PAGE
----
So Game and Fish biologists worked with landowners along the North Laramie River and began transplanting hornyhead chub from the Laramie River. Each year proved more promising, and this year, populations in the North Laramie matched those from before the fire.

But even with those successes, the chub still had a very limited range in Wyoming.

Preserving the past to secure the future

Some might ask why it matters if a small fish with funny horns on its head lives or dies. It’s not a sport fish. It’s not even a bait fish. It is, however, a critical part of Wyoming’s natural systems, said Zafft.

“I consider them more of an indicator species of healthy habitat like somebody might the spotted owl in a northwest boreal forest,” Zafft said.

The chub requires cold, clean water and plenty of gravel to build its nests.

“If you have hornyhead chub around it means you have bears and birds and all sorts of native species because they have a pretty unique set of habitat requirements that are very easy to mess up,” he added.

And about that nest building.

During breeding season, the males grow a dozen or more small bumps – tiny horns, if you will – on the top of their heads. They use those to scoop and scoot rocks and dirt into a pile. The male then picks up rocks with its mouth and drops them on top, increasing the mound.

About five years ago, Game and Fish partnered with the University of Wyoming’s cooperative fish and wildlife unit to look at other areas the hornyhead chub may have lived, and could successfully be reintroduced in Wyoming.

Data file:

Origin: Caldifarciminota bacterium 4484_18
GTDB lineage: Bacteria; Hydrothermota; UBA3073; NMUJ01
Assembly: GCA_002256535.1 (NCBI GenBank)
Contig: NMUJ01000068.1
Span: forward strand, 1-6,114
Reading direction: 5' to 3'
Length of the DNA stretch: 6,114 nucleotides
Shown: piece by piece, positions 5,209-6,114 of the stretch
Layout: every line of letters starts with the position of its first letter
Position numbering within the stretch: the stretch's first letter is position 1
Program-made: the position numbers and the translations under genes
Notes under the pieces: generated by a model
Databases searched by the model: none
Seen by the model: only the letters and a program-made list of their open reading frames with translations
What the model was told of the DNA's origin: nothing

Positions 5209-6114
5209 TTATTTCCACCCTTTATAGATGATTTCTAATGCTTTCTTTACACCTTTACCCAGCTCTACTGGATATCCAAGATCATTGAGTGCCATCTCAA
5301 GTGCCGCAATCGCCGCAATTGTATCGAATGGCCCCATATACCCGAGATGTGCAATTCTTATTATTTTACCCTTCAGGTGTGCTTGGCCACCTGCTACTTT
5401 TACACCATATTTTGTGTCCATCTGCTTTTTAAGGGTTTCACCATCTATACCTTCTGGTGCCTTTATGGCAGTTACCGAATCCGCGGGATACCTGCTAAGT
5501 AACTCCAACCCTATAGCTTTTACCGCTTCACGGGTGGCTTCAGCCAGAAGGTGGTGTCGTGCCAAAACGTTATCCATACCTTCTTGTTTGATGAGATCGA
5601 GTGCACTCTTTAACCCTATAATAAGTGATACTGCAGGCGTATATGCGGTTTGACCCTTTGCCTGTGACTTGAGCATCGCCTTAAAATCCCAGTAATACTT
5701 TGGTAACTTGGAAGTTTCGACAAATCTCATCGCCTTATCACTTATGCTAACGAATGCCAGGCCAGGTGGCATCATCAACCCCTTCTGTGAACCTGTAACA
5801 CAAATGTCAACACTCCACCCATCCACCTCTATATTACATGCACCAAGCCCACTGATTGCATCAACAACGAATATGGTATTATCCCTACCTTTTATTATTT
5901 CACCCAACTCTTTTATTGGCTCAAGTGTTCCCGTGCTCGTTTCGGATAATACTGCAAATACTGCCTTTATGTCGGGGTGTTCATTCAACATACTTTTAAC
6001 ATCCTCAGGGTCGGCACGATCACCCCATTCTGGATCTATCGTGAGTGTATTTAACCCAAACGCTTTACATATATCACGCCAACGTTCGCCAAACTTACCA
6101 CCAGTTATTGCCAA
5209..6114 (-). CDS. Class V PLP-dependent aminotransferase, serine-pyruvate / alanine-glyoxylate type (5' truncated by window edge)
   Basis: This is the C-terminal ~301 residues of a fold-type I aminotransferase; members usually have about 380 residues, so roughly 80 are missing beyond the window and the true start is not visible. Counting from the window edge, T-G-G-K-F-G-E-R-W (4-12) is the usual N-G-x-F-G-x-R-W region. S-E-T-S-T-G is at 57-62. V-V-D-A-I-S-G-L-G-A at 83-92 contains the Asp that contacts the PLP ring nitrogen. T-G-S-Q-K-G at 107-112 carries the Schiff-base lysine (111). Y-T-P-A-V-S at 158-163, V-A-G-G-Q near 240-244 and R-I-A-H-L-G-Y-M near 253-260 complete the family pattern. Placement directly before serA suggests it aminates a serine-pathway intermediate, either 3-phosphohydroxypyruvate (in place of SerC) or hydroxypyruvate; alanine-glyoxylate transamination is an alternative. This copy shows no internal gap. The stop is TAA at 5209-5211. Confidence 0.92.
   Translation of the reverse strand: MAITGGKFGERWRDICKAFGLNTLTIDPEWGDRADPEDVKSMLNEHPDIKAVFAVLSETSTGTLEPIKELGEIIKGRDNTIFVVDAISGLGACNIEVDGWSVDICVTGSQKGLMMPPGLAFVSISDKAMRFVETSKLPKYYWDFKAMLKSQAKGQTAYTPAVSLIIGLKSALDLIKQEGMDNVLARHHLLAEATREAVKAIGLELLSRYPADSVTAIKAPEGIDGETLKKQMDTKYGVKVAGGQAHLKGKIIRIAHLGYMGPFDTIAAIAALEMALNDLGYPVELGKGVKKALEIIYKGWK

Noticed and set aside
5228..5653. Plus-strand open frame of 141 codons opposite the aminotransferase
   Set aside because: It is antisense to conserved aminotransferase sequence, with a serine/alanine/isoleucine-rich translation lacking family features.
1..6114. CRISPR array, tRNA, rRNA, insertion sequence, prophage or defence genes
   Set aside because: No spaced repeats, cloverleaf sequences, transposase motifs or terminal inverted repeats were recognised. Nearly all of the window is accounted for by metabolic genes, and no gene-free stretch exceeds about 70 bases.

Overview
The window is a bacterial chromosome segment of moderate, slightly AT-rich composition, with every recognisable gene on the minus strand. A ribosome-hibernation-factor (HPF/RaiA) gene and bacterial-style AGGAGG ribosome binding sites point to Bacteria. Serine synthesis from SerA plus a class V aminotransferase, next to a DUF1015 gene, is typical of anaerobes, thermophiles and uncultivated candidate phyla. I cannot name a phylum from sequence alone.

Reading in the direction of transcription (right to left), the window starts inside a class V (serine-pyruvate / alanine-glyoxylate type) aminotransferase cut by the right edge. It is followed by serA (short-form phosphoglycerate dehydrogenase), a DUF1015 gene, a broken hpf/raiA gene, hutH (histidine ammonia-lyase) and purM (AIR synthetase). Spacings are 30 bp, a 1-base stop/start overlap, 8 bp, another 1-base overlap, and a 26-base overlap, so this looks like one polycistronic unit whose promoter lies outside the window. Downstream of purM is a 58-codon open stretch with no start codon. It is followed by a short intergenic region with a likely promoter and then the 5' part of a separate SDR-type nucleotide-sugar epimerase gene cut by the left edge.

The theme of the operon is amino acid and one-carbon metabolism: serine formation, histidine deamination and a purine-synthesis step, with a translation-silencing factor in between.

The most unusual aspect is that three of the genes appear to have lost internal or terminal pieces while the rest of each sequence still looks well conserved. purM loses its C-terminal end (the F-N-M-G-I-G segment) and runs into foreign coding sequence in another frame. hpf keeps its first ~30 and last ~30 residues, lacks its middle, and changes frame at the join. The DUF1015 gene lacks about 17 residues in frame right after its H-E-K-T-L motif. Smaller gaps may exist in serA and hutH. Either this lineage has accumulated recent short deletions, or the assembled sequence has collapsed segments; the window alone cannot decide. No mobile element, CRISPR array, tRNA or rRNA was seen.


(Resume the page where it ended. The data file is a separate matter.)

Biologists found one historical record of the hornyhead chub in the Sweetwater River. That lone fish was collected in 1852 and is currently preserved in the Smithsonian, said Paul Gerrity, a fisheries biologist in the Lander region.

No one knows why other records don’t exist from the Sweetwater, but Gerrity has a few theories. Historical records from the 1800s talk about how cattle moving through on the Oregon Trail overgrazed a mile or more on the sides of the Sweetwater River. Because the hornyhead chub exists in such isolated portions of streams, it’s entirely possible that livestock grazing wiped the small population out with that lone specimen proving their existence.

The study also labeled the Sweetwater River as prime hornyhead chub habitat because of its clear water, gravel bottom, lack of the most concerning nonnative predators and the existence of other native fish like Iowa darter and bigmouth shiner.

So in September, Game and Fish biologists released 308 hornyhead chub collected from the Laramie River into the Sweetwater. Another transplant is planned for 2021.

“We have a moral obligation, and Game and Fish has a statutory obligation, to ensure their existence,” Gerrity said.

Plus, he added: “They’re just a neat native fish.”

 
1
0
0
0
0

Be the first to know

* I understand and agree that registration on or use of this site constitutes agreement to its user agreement and privacy policy.

Related to this story

Most Popular

Get up-to-the-minute news sent straight to your device.

Topics

News Alerts

Breaking News